I have been fairly quiet on the “share my opinion front” lately. Not because I haven’t don’t have strong and valid opinions. But, I have been quiet.
I have been quiet mostly because I am heartbroken.
Not because of who is or is not the President of the United States, or because of Cabinet choices, or because of border walls, or because of Supreme Court nominees.
I am just heartbroken.
I have spent a good portion of my life in school. From grade school to graduate school and beyond, I attended school for a long time. I finished classes I liked and classes I didn’t like. I sat through courses that seemed to fit within my world and courses that – at the time – I thought did nothing but take my tuition money without giving me back anything. I wrote papers on assigned topics that – at the time – I raced through and completed with little joy and more angry annoyance. I participated in group projects that – at the time – seemed to be nothing more than a waste of good daylight. I was quite sure – at the time – that I was often learning little to nothing, just moving towards that golden finish line.
And throughout umpteen years of classes – on subjects I enjoyed and subjects I didn’t enjoy – one of the most important lessons embedded in each course – unbeknownst to me – was a particular art, a foundational concept, a core value that I prize and value now.
School isn’t the only place where the practice of teaching of this art can be found. In fact, school is only one of the places where it occurs. But, for me – a person who thought college was more of an avocation than a temporary stop – it was one of my primary sources.
Looking back, I can see that I was being exposed to the art of collaboration.
I was learning how to play well and get along with others.
There were many times that I was quite unsuccessful. I didn’t like someone in my group, or I didn’t finish my work on time and didn’t like the consequences, or I thought the method of teaching and learning was trite.
I often behaved badly and made some very basic mistakes. With each new class and each new professor, I was offered the opportunity to try again and again. And gradually as I practiced the art of collaboration, I learned how to navigate different types of circumstances more successfully than when I started.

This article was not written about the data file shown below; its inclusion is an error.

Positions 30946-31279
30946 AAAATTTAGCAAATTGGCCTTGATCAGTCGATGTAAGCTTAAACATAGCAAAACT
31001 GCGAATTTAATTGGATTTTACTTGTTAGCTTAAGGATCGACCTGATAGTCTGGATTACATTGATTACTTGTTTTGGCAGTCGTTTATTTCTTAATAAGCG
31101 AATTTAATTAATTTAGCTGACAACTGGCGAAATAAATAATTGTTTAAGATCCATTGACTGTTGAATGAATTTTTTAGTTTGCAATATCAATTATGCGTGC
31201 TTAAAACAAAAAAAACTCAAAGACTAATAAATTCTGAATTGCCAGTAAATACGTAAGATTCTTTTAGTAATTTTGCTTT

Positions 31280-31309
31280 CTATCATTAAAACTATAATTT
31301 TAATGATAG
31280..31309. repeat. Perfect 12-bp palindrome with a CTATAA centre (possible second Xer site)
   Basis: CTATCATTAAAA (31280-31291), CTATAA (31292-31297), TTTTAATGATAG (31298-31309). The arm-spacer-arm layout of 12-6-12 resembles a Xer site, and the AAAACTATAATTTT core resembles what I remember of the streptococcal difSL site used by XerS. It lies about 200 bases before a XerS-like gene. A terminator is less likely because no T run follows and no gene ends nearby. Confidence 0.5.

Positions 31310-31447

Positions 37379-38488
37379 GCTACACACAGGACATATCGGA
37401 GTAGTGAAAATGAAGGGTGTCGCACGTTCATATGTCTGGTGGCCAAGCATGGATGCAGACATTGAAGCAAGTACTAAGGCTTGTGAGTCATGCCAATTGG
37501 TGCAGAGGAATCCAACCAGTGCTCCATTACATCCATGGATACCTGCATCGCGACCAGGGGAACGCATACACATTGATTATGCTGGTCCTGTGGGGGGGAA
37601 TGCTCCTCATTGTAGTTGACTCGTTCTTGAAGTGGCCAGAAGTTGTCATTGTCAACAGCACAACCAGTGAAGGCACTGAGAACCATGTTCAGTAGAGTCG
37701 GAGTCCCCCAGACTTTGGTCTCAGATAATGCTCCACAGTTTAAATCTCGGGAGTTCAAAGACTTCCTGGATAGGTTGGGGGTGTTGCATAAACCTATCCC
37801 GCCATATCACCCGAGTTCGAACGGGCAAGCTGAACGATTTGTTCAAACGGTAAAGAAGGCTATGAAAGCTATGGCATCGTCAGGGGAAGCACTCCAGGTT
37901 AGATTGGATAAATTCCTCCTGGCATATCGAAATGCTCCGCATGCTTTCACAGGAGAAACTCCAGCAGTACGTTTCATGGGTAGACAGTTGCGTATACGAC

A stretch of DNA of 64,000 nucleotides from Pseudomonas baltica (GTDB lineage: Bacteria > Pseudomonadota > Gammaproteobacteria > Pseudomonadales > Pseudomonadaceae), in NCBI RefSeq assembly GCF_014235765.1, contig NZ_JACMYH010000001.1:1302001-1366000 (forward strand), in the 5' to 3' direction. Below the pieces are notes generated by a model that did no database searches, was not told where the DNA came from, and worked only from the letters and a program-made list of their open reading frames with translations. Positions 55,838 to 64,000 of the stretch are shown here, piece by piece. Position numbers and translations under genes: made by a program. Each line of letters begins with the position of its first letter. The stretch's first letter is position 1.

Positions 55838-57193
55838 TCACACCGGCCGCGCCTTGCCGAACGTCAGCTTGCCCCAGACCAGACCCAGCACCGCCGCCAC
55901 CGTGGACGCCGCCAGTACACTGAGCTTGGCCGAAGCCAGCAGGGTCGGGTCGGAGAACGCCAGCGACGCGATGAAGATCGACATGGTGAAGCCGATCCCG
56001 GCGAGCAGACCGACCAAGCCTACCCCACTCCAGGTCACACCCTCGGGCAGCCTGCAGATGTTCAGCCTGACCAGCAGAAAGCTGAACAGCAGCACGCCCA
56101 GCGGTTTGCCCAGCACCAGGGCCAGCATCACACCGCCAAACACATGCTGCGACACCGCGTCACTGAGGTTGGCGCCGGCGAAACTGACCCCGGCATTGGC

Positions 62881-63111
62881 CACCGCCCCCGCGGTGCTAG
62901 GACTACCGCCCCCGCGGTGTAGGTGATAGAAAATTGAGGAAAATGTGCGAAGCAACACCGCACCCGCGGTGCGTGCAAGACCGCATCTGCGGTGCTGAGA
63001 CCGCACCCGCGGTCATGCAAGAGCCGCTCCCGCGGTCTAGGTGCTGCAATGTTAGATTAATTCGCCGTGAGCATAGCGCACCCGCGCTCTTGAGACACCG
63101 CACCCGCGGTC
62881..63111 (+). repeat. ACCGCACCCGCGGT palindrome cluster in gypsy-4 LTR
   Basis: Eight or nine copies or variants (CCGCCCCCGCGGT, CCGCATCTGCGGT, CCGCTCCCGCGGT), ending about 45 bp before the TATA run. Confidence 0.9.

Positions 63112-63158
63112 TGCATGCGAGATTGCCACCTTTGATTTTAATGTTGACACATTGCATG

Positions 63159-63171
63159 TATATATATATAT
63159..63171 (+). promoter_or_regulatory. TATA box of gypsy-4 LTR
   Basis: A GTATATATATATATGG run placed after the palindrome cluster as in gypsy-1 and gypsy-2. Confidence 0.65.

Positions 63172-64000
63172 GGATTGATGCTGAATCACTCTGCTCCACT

My heart is broken because I think I am witnessing the denigration of the art of collaboration.
Each and every day, there are countless opportunities for people all over this nation and any nation to come together, open their minds and their hearts, and work together for the greater good.
The United States has resources available to create the best collaboration activities we have ever experienced. We have great minds. We have the ways and means to collect those great minds. We have communication tools that can bring in top-notch research. We have technology to beat the band.
We have both opportunity and need. We have problems looming. We must find solutions and find them soon.
Instead, I have witnessed too many attempts to spoil and squash the art of collaboration. I listen to heavy duty name-calling. I watch grown-up pouting. I see stubborn streaks. There is bullying occurring from every direction. No one is listening and everyone is talking too much! There are language violations, research violations, manner violations, and decorum violations. Instead of fighting for what’s right, good, and just, we are fighting each other.
And then there is violence. I am brought to tears by the wave of violence happening in my country.
I have promised myself that my job is to participate. I will not sit on the sideline. I will not wait and see. I will be a person who is a part of the solution, not a part of the problem.
But I am asking myself to utlize all that was taught to me by those who walked before me.
I will listen to understand the best parts of the viewpoints of others.
I will research and read to fully acquaint myself with the topic at hand.
I will speak politely, professionally, and honestly.
I won’t hide my thoughts and ideas, but I will present them with the highest level of civility and manners possible.
I will recognize that there is more than one right answer and that sometimes, my way will not be selected as the current path.
I will acknowledge that there are individuals who are way more intelligent than me.
I will seek to find the goodness in others, for it is there.
I will remain hopeful, even when my heart is breaking.
I will not support violence. Ever.
Wow … thanks for reaching into my mind (and soul) and putting my thoughts into words. I think it was former First Lady Barbara Bush who said a few years ago, “When did “compromise’ become a dirty word in Washington?”
Thanks, Kevin. The world needs to get back to working with each other. Hope we do so soon.
Well put Debbie…this is a difficult time in our country….
I have always known you would put into words what many wish they could, As a country we must pull ourselves up by the bootstraps, and keep on keeping on; with respect for everyone and anger towards none. The kindness we learned in our schools should travel with us through our lives. Again thank you.
Thank you, Judi.